The ministry said that the declaration “began the Zionists’ process of ethnically cleansing the Palestinians from their homeland, which continues until today.”
It added that “Britain and the entire world must recognize the usurped Palestinian rights because everything that has befallen Palestine – it’s partition, the aggression, the suppression, the settlements, the arrests, the separation wall, the siege on Gaza, and the millions of Palestinians living in exile – was made possible because of the Balfour Declaration.”
The Palestinian Information Ministry’s English website on Thursday wrote that the Balfour Declaration “continues to serve as the bases for a racial discrimination system forcibly inflicted on Palestine and the Palestinians putting former South Africa Apartheid regime to shame.
“To add injury to the insult,” the statement continued, “many of the superpowers continue supporting the Israeli occupation to the cradle of Christianity and sacred shrines of Islam, an occupation disgraced with flagrant violations to human rights and democracy.”
No mention was made of Israel’s importance to Judaism.
Netanyahu did not refer to the Palestinian statement during his comments Sunday to the cabinet. He did stress, however, that any agreement with the Palestinians would necessitate the Jordan River remaining Israel’s “security border.”
Israel’s demand that the IDF retain a security presence along the Jordan River is believed to be one of the major sticking points in the current negotiations with the Palestinians.
While Israeli officials say that both the US and the Palestinians were aware that Israel would announce settlement construction plans each time a batch of Palestinian prisoners was released, as was the case last week, Peace Now executive director Yariv Oppenheimer said the current announcements showed the government was not serious about a two-state solution.
“Israel’s government is spitting in the face of US Secretary of State John Kerry by publishing a large wave of tenders in the settlements on the eve of his visit,” he said. “Netanyahu has proven that in the conflict between [Bayit Yehudi head Naftali] Bennett and [Hatnua head Tzipi] Livni, he has chosen Bennett,” Oppenheimer said.
Netanyahu, speaking to Likud ministers before the cabinet meeting, said Israel was honoring all the understandings that were reached in the framework of beginning talks with the Palestinians, and that the Palestinians knew “very well that Israel would build during the negotiations.”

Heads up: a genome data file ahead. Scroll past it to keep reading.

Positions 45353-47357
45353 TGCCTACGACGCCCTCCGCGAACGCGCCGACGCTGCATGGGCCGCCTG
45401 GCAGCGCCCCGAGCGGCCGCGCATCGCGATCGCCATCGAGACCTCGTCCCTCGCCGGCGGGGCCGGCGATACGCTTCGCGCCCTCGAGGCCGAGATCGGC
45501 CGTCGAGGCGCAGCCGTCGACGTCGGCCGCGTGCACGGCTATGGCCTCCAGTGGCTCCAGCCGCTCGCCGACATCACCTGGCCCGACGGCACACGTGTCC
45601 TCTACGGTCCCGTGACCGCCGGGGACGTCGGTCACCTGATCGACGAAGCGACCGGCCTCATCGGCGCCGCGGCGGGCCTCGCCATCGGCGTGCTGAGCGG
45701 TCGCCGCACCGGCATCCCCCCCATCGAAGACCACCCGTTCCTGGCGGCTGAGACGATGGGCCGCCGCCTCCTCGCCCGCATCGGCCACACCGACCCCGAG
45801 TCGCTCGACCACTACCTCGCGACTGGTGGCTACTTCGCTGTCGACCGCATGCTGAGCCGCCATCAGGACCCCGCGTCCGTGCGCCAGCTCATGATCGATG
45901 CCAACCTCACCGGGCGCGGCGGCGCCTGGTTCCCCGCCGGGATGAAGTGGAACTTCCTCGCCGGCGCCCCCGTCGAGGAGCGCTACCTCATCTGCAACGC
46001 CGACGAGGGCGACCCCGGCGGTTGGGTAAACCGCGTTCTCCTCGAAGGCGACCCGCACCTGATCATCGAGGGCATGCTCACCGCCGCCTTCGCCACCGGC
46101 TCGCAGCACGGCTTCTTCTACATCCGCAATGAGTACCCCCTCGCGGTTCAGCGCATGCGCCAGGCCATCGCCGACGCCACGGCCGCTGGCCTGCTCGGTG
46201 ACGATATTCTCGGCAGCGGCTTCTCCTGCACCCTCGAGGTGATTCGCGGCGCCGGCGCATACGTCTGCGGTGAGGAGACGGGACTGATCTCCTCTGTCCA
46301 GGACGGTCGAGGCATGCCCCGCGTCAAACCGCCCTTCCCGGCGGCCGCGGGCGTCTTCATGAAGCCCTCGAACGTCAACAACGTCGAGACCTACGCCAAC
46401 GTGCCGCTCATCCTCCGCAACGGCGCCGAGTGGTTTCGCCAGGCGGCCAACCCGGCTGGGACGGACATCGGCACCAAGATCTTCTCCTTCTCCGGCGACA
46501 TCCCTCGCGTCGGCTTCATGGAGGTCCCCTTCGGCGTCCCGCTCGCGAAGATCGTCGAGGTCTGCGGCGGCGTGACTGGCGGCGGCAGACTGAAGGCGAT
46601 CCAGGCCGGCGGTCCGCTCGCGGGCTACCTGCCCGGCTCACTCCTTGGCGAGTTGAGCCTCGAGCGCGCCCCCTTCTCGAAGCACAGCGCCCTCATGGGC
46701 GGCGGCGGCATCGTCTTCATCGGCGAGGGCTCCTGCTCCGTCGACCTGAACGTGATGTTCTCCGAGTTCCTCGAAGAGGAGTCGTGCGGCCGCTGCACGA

The current stir over the settlement construction plans, he said, was an “attempt to create an artificial crisis.”
In Egypt, Kerry acknowledged that Netanyahu was indeed carrying out what was agreed upon, saying that, “to his credit,” Netanyahu was “working to try to make sure that the rules and the understandings are applied in the appropriate way, and we all need to try to give this negotiation the space that it needs for the leaders to be able to make some very difficult decisions.”
Construction and Housing Minister Uri Ariel (Bayit Yehudi) divorced the settlement construction announcements from the diplomatic process, placing the building within the context of larger plans to put up homes throughout all of Israel. He explained that the construction would help ensure that the number of housing starts would outpace demand and thus reduce housing prices.
According to the ministry, 698 of the units announced Sunday will be marketed in Jewish neighborhoods beyond the pre-1967 lines in Jerusalem, including 387 homes in Ramat Shlomo and another 311 units Gilo.
In addition, the ministry said it plans to build 1,032 new homes in West Bank settlements, most of which are close to the pre-1967 lines and, or within settlement blocs that Israel plans to retain in any final-status agreement with the Palestinians.
This includes 284 units slated for Elkana, 196 for Karnei Shomron, 114 homes for Ma’aleh Adumim, 102 for Givat Ze’ev and 80 in Geva Binyamin – all communities within 10 km. of the Green Line.
In addition 238 homes will be marketed in Betar Illit, which is less than 1/2 a kilometer from the pre-1967 lines.
The furthest settlement to get new units will be Ariel – located some 16 km. from the Green Line – which is to get 18 new units.